The NY Times recently did a piece on the 2000th servicemember killed in Iraq, and included Cpl. Starr, and two lines of what is known in the military as a death letter. The one you write and hope no one has to send home for you. Relatives and friends who were in ground combat in wars past have mentioned them to me at one time or another.
This is the NY Times Piece:
Another member of the 1/5, Cpl. Jeffrey B. Starr, rejected a $24,000 bonus to re-enlist. Corporal Starr believed strongly in the war, his father said, but was tired of the harsh life and nearness of death in Iraq. So he enrolled at Everett Community College near his parents' home in Snohomish, Wash., planning to study psychology after his enlistment ended in August.
But he died in a firefight in Ramadi on April 30 during his third tour in Iraq. He was 22.
Sifting through Corporal Starr's laptop computer after his death, his father found a letter to be delivered to the Marines girlfriend. ''I kind of predicted this,'' Corporal Starr wrote of his own death. ''A third time just seemed like I'm pushing my chances.''
It looks like the poor guy was burned out, ready to come home, and who would blame him. However, they only included part of the letter, and it was pointed out by his uncle.
This is the whole letter he wrote to his girlfriend:
Obviously if you are reading this then I have died in Iraq. I kind of predicted this, that is why I'm writing this in November. A third time just seemed like I'm pushing my chances. I don't regret going, everybody dies but few get to do it for something as important as freedom. It may seem confusing why we are in Iraq, it's not to me. I'm here helping these people, so that they can live the way we live. Not have to worry about tyrants or vicious dictators. To do what they want with their lives. To me that is why I died. Others have died for my freedom, now this is my mark."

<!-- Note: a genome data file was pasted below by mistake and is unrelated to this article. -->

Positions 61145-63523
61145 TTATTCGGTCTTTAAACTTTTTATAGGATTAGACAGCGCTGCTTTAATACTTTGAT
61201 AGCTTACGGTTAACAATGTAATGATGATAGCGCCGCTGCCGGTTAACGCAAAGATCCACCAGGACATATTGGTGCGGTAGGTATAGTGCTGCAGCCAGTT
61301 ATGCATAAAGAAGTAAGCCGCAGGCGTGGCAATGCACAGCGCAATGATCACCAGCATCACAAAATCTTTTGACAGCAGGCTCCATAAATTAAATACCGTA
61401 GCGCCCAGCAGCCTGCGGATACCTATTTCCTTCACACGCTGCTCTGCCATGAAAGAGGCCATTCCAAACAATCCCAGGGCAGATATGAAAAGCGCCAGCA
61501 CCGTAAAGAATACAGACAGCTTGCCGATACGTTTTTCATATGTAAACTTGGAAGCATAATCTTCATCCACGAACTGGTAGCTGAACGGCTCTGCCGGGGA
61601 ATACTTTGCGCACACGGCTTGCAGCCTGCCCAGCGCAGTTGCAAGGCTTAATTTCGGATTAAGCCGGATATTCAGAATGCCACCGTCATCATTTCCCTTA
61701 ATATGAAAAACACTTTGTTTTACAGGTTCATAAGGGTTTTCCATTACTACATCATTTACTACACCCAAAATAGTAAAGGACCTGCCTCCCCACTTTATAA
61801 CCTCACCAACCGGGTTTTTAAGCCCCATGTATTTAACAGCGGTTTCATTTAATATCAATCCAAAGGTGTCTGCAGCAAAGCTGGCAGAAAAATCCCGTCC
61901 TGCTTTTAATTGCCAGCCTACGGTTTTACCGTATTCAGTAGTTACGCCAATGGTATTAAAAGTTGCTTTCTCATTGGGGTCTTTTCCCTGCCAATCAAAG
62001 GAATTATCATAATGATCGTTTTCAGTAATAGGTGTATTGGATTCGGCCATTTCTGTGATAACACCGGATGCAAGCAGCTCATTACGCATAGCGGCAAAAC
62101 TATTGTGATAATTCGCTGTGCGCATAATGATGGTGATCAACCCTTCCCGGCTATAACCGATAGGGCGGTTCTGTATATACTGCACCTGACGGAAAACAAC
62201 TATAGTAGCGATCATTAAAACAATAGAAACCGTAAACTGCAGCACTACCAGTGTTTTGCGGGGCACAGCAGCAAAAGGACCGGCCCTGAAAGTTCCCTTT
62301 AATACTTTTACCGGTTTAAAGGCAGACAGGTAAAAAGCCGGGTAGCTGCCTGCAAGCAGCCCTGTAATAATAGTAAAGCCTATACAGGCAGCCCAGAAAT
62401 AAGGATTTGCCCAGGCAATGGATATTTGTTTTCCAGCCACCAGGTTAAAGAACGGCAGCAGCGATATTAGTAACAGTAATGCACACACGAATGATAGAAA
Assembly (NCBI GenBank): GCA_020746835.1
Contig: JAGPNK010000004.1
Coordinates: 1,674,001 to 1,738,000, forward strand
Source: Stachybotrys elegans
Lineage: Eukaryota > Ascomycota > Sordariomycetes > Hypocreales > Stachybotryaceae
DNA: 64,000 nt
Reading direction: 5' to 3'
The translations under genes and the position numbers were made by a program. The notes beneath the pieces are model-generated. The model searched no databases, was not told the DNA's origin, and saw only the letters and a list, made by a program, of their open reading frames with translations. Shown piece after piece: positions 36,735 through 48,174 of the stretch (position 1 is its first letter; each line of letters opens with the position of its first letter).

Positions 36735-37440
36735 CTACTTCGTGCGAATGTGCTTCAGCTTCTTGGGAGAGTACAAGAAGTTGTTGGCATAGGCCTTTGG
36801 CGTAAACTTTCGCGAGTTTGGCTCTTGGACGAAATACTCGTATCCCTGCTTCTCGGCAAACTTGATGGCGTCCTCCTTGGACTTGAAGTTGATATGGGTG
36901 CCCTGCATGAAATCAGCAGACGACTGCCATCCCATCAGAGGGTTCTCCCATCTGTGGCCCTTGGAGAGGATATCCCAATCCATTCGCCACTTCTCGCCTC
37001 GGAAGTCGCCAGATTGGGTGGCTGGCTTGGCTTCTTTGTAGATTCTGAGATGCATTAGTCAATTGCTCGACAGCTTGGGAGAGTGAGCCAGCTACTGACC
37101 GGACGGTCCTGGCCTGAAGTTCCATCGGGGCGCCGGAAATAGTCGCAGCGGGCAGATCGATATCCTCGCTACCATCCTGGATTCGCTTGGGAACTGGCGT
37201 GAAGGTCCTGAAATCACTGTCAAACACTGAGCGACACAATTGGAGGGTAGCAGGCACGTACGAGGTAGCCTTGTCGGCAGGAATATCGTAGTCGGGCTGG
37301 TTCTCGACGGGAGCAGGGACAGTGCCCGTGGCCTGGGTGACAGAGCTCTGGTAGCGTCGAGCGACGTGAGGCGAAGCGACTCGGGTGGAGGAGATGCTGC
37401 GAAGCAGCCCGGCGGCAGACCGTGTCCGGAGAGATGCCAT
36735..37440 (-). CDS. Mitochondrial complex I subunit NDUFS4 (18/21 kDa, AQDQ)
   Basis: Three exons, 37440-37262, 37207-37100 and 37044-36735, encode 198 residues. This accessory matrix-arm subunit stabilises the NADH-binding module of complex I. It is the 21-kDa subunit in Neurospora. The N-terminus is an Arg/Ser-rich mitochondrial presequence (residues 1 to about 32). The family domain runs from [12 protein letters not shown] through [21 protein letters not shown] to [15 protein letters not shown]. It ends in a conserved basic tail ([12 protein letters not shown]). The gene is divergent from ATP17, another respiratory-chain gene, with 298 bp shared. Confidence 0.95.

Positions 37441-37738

Reading the article in the Times it looks like they did the "snippet" job on a lot of letters. I wonder how many other folks felt more deeply about what they were doing than the Times showed in their profiles. And if they were only going to use two sentences, why not start with "A third time.." and move to the next sentence?